Monthly Archive for September, 2015

5 Amazing Trees That Grow In Canada

Canada is the second largest country in the world in terms of landmass, and has approximately 0.5% of the world’s population. Suffice to say we have a lot of room to grow trees. Roughly 30% of the Boreal forest, the world’s largest land-based biome can be found in Canada.

The Sugar Maple (Acer saccharum) is arguably Canada’s most well known tree.  Too be honest, it is also pretty amazing.  Maple syrup is, after all, nothing more than the condensed sap of the Sugar Maple. What is more amazing than Maple syrup on pancakes, with a good helping of bacon on the side? Not much.

Thankfully, there is much more to Canada than Maple trees.  Canada’s diverse climate and topography supports a diverse variety of trees. These are 5 of the most amazing trees that grow in Canada.

Arctic Willow (Salix arctica)

Arctic Willow grows in Canada’s far north.  It is the most northerly, woody plant in the world.  Salix arctica has made many adaptations to the cold climate of the tundra. Adaptations like it’s stunted growth, shallow root system, and insulating “hairs” allow it to survive such harsh conditions.

Arctic Willow

Sitka Spruce (Picea sitchensis)

After talking about one of Canada’s smallest trees, let’s talk about one of the biggest, the mighty Sitka Spruce (Picea sitchensis). The Sitka Spruce can grow to a height of 100m.  It is the tallest species of spruce and the 3rd tallest conifer.  The Sitka Spruce grows in the Coastal Rainforest of British Columbia along the Pacific Ocean.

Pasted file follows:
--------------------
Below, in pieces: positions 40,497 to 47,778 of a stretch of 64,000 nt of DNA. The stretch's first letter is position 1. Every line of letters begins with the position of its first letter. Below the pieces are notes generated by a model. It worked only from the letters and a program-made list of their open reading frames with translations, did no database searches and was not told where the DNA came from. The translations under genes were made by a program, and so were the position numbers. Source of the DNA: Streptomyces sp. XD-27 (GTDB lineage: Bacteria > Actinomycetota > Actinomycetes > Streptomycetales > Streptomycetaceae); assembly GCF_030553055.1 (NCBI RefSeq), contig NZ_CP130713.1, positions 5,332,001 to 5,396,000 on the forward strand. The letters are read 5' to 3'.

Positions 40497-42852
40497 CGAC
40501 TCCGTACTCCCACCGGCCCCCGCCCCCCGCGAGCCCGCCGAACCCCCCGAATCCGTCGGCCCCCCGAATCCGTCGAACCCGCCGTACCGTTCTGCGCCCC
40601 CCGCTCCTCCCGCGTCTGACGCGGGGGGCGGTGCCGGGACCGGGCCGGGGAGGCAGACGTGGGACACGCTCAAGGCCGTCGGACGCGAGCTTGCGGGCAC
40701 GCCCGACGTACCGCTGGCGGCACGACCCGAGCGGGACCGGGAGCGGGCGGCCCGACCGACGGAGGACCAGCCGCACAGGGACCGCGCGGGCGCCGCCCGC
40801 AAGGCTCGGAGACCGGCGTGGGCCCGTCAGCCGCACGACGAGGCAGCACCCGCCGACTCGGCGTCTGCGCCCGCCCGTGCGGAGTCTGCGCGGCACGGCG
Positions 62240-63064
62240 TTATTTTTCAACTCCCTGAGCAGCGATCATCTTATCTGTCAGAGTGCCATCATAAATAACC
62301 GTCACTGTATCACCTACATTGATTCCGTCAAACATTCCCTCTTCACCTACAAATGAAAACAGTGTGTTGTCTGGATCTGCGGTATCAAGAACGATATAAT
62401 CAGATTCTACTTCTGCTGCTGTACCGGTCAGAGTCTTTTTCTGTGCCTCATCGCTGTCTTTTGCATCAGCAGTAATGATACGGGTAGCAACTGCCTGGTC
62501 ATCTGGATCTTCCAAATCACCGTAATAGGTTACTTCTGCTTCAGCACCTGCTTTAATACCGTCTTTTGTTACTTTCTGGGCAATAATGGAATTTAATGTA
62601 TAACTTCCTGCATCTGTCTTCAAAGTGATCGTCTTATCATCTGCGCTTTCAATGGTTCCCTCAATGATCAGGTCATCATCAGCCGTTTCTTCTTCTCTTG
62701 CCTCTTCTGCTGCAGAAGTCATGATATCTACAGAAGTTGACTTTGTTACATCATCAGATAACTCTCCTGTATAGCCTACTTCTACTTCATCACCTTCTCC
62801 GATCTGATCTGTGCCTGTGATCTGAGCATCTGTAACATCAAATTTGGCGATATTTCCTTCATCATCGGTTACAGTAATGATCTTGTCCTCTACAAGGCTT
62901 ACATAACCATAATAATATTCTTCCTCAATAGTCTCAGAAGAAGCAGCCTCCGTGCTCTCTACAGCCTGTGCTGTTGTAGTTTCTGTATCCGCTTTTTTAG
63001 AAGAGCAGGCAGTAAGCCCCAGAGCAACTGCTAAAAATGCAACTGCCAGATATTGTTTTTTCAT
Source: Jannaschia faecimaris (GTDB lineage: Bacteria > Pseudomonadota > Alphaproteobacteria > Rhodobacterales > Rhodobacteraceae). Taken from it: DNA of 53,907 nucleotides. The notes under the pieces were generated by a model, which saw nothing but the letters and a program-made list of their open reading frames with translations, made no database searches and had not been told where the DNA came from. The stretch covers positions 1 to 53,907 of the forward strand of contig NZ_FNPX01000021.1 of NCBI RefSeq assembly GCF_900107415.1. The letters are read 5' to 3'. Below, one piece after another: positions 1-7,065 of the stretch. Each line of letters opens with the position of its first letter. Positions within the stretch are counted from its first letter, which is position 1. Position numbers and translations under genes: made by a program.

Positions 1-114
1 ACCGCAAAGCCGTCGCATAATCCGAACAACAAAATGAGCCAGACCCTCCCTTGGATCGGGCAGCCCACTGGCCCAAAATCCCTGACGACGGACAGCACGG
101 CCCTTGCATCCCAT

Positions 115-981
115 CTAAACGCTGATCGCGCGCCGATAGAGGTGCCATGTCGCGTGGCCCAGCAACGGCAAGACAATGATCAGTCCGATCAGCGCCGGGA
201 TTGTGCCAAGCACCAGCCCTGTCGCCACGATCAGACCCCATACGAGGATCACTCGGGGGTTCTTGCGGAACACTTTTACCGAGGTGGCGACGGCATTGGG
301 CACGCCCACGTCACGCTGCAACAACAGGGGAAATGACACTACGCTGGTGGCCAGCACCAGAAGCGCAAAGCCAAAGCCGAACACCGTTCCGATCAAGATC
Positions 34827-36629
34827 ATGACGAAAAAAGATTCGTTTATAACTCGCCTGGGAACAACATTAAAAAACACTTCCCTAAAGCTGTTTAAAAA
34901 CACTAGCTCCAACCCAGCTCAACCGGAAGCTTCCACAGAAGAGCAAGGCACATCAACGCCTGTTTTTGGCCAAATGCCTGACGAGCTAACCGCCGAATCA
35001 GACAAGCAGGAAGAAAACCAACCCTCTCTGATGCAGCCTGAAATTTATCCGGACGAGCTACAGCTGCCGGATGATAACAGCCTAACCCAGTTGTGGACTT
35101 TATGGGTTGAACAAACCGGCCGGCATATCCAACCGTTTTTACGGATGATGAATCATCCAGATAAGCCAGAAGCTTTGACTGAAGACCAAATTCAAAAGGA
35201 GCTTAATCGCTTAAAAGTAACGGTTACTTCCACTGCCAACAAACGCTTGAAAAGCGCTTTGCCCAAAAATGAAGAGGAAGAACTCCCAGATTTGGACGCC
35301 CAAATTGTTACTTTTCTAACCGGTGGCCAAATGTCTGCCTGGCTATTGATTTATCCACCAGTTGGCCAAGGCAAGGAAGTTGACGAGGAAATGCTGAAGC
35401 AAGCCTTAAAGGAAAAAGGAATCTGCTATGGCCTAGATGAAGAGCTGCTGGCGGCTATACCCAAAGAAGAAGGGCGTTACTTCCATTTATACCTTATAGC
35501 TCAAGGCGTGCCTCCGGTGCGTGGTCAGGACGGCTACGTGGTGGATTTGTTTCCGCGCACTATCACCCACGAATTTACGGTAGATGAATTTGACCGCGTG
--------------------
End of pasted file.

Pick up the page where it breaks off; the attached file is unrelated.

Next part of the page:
Sitka Spruce

Arbutus Tree (Arbutus menziesii)

The Arbutus Tree is a broadleaf evergreen tree that can grow up to 30 metres in height. It is the only broadleaf evergreen tree native to Canada.  The Arbutus grows in the very south-western part of British Columbia, close to the Pacific Ocean.

Arbutus Tree

Pawpaw (Asimina triloba)

The Pawpaw tree produces the largest edible fruit of any tree native to North America. The Pawpaw grows in the Carolinian forests of Southwestern, Ontario.  The large berries (4-16cm) produced by the Pawpaw have a creamy, custard texture when ripe, varying in color from creamy-white to yellow-orange. The taste is described as a cross between a mango and a banana.


Jack Pine (Pinus banksiana)

The Jack Pine can be found across Canada in the Boreal forest. The Jack Pine is uniquely adapted to deal with the intense fires that sweep through the forests it inhabits.  Jack pine cones are sealed with a resin that melts when exposed to intense heat.  When fire destroys the forest, the Jack Pine is one of the first species to be re-established.

Jack Pine

Canada is home to 180 different species of tree, all of which are “amazing” in their own unique way.  Consider planting a native tree in your yard.

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